The Disappearance of Dr. Seuss

The Disappearance of Dr. Seuss

Alyssa Klempner, Editor

As a child, I grew up celebrating Dr. Seuss Day in elementary school. At that time, it was not Read Across America Day, it was Theodor Geisel’s birthday, a man commonly known as Dr. Seuss. Every year on this day parents would make their kids green eggs and ham, teachers would spend the day reading us our favorite Seuss books, and students would have class celebrations based on the esteemed stories. But in the past few years, this day has shifted further from celebrating the ever-famous children’s author and more towards reading in general. 

Read Across America Day was founded in 1998 by the National Education Association with the goal of promoting and encouraging reading among children. The day comes around on March 2nd every year, otherwise known as Dr. Seuss’ birthday. Throughout the 1900s and early 2000s, he was an extremely popular children’s author who wrote entertaining stories for kids to enjoy. His popularity stayed strong throughout most of Gen Z’s childhood, but lately, he is not very popular with his former readers. In the past few years, people have been finding out that his stories depict acts of racism. A 2019 study from the Conscious Kid’s Library and the University of California-San Diego researchers found that “Of the 2,240 (identified) human characters, there are forty-five characters of color representing 2% of the total number of human characters,” and that a lot of the stories include topics following the theme of anti-blackness. What this means is that Seuss is depicting his characters of color as animals rather than humans, following harmful, racist stereotypes. Additionally, the study found that almost all of his characters of color are males playing dehumanized roles. His books have a complete lack of any women characters of color. Many stories, most significantly including “And to Think That I Saw It on Mulberry Street,” contribute to Asian stereotypes as well.


Some elementary schools are completely ridding their curriculums of anything related to Dr. Seuss. This includes Loudoun County Public Schools in Virginia, which advised their teachers “to not connect Read Across America Day exclusively with Dr. Seuss’ birthday.” They stated that children still have access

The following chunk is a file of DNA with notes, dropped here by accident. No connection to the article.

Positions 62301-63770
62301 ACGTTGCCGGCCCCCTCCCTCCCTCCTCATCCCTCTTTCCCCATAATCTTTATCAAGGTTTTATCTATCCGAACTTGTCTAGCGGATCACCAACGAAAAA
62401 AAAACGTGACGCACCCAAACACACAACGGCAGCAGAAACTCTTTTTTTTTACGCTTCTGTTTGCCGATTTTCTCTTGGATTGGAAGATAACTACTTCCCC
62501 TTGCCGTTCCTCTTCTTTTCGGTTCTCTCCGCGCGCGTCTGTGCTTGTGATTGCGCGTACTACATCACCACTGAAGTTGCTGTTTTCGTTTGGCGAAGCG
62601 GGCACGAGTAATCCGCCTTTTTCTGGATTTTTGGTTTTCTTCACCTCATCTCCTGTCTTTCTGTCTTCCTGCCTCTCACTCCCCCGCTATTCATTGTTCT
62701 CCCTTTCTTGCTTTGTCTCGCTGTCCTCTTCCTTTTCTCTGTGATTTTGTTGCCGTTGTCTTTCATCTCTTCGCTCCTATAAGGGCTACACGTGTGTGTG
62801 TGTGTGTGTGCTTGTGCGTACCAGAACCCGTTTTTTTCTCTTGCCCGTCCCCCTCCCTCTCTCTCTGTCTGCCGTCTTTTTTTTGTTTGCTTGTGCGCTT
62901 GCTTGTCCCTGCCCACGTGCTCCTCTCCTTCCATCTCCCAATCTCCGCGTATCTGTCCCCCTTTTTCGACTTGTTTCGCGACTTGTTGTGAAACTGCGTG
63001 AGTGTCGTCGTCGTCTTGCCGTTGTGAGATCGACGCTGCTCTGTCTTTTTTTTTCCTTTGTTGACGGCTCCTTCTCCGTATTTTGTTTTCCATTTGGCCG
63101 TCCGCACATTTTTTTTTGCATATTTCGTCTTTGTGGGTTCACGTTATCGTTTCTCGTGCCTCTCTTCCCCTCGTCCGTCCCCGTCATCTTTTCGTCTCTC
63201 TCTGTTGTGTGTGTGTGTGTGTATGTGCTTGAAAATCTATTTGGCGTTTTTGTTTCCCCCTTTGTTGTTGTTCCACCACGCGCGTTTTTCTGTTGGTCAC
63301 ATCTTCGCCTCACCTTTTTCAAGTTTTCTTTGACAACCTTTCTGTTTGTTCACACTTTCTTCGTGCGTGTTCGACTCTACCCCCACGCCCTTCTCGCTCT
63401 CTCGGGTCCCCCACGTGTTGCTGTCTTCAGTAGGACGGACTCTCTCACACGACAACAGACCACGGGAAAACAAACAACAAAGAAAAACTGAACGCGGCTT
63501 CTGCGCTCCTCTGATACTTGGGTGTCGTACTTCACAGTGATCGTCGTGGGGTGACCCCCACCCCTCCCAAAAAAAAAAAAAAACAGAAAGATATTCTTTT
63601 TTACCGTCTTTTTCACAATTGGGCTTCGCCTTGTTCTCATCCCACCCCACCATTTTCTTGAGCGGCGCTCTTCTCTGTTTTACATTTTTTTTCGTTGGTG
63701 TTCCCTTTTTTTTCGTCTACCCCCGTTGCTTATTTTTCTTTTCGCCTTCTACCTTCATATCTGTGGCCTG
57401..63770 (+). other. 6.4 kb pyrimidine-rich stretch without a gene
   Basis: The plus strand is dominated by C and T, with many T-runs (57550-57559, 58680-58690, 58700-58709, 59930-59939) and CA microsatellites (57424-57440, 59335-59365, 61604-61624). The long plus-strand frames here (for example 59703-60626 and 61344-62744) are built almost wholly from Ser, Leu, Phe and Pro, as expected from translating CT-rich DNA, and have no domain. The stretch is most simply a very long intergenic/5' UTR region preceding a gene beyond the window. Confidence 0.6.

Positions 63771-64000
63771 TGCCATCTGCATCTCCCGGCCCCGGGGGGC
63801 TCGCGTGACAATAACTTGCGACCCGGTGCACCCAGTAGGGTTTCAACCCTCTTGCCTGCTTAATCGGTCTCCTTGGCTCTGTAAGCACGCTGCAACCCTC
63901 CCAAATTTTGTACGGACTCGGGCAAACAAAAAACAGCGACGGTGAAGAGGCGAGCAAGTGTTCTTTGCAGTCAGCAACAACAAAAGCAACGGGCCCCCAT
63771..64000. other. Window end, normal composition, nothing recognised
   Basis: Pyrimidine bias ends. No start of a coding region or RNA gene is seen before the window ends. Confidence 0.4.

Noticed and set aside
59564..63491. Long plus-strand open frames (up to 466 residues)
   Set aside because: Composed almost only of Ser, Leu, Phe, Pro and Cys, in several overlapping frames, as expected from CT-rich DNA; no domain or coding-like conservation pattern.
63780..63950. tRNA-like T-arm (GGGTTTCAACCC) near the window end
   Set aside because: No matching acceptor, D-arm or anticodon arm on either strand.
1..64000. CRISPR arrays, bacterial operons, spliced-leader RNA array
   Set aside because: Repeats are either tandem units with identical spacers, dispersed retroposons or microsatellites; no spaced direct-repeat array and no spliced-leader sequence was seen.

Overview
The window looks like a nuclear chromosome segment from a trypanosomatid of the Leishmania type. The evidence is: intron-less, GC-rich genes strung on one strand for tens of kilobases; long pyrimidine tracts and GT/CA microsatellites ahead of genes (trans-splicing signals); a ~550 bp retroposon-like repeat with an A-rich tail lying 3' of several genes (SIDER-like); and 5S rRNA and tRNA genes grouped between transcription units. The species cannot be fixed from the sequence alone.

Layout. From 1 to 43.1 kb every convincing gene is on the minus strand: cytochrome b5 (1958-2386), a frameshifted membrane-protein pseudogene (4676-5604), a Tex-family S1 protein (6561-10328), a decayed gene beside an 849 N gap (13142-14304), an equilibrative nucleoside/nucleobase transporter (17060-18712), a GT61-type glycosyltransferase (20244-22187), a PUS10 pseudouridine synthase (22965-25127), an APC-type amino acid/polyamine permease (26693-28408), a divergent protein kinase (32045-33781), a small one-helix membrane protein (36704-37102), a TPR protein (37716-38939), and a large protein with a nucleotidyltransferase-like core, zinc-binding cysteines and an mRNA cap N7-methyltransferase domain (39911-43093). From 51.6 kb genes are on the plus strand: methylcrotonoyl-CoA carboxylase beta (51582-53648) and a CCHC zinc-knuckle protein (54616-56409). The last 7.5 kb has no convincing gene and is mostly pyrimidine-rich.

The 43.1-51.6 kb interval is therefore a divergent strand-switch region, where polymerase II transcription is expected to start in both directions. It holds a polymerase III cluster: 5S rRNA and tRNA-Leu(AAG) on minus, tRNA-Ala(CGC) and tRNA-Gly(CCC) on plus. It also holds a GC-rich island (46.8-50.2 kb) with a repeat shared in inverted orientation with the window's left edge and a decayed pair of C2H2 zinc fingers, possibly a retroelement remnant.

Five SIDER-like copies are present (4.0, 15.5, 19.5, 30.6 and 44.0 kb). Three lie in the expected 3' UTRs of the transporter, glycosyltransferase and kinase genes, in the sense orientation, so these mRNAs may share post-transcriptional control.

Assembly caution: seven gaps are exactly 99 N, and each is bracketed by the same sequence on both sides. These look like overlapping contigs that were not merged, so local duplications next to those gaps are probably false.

to any of the books of his that they want in the school library, but the day is no longer focused on him in their schools. An elementary school teacher in North Penn School District explained that the same occurred in her school. The day focused on reading in general rather than on Dr. Seuss’s book in particular. 

As a student, I volunteered at Richland Elementary School’s Read Across America Day celebration. Instead of spending the day reading, students participated in fun activities based on books, some including Seuss’ books. One game in specific consisted of kids racing with balloons, inspired by the book “Hop on Pop.” They also had books available for students to read when not involved in an activity, including Seuss’ books. Although Richland did include Dr. Seuss in their Read Across America Day, there was a wide variety of other authors featured in the day as well. It is safe to say that Dr. Seuss Day is no longer what it used to be. 

This topic is tough to consider because both sides of the issue have good points. On one hand, children should not be exposed to racist or sexist material at a young age (especially in the form of entertainment). If children are exposed to racist content, then they may start to believe it is okay and could subconsciously grow up with a racist mindset. Additionally, children of color should not have to grow up seeing racism in the stories that are supposed to bring them happiness. However, is completely removing these books from students’ childhood the right way to avoid this issue? Children should be able to grow up with the books their parents and siblings grew up reading and should be able to form their own opinions on the stories. 

Seuss has acknowledged the fact that some of his stories appear to be racist. Some of these instances include drawing Asian characters as yellow, referring to Asian people as “Chinamen”, contributing to harmful stereotypes, and depicting characters of color as animals. Yet, it should be taken into consideration that most of these books were published during the 1900s, a much different time than now. Seuss has edited some of his more disrespectful books, redoing racist pictures and removing certain lines. As of now, six of Seuss’ most controversial stories are no longer being published. Is this truly the right path to go down? If these children’s books from the 1900s can be removed for being interpreted as too racist, it brings up the question of what makes a book too racist to stay on shelves? This can allow for more and more books to disappear from libraries, despite their impact on lives or history. Racism is never okay, but neither are the current acts of cancel culture when it comes to literature. 

These books can continue to be read without their issues taking the spotlight over the main points. For example, Disney Plus, a popular streaming service, shows warnings before certain movies, explaining that they include racial stereotypes that ‘”were wrong then and are wrong now,” and that the content contains scenes that perpetuate “negative depictions” of people and cultures. Instead of ending the distribution of Seuss’ books, include warning labels acknowledging the scenes of racism, so children can still enjoy and learn from Dr. Seuss’ books and parents feel comfortable sharing. Dr. Seuss, a man of the early 1900s, was not the most politically correct when it comes to his stories. However, it cannot be said that he was not an amazing author who made many kids’ childhoods more imaginative. We should not rid our children of creative, educational stories just because of controversy. We need to learn, not remove.